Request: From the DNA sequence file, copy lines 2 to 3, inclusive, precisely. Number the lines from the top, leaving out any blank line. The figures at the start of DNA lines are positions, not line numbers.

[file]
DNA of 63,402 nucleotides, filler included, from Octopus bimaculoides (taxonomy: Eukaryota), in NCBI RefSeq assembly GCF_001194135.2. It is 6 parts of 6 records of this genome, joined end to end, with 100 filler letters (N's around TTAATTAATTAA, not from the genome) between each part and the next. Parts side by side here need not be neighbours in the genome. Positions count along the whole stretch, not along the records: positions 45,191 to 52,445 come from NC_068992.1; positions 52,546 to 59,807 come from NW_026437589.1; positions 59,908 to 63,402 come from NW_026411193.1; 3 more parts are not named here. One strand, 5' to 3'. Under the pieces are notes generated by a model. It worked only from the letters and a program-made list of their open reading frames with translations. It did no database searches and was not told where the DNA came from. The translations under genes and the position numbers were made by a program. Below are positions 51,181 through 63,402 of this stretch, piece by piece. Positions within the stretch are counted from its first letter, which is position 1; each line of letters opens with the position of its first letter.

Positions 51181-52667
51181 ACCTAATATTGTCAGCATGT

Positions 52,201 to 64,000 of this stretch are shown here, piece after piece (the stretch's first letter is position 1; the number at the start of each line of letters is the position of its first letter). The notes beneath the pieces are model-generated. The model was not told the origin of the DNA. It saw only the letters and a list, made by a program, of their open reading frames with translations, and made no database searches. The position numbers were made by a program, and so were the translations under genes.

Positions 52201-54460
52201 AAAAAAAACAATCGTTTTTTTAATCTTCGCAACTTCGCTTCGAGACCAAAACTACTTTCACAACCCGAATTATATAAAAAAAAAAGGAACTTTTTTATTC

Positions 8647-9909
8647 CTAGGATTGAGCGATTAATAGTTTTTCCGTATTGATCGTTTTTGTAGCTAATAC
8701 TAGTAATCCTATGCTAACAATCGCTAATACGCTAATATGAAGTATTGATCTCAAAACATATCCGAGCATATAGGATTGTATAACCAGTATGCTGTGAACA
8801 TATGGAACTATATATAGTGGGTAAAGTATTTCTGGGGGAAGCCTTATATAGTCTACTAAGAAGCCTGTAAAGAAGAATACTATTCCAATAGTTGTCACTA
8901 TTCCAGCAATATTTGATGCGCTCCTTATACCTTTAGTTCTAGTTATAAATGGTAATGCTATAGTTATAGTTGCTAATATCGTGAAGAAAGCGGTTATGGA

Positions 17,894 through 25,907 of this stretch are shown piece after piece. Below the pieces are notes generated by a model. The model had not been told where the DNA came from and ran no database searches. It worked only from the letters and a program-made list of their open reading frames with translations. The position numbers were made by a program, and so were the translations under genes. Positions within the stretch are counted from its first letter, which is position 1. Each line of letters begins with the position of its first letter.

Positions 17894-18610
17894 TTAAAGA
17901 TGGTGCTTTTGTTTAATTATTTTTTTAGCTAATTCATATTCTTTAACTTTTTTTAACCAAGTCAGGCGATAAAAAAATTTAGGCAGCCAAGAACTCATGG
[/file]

Positions 51181-52667
51181 ACCTAATATTGTCAGCATGT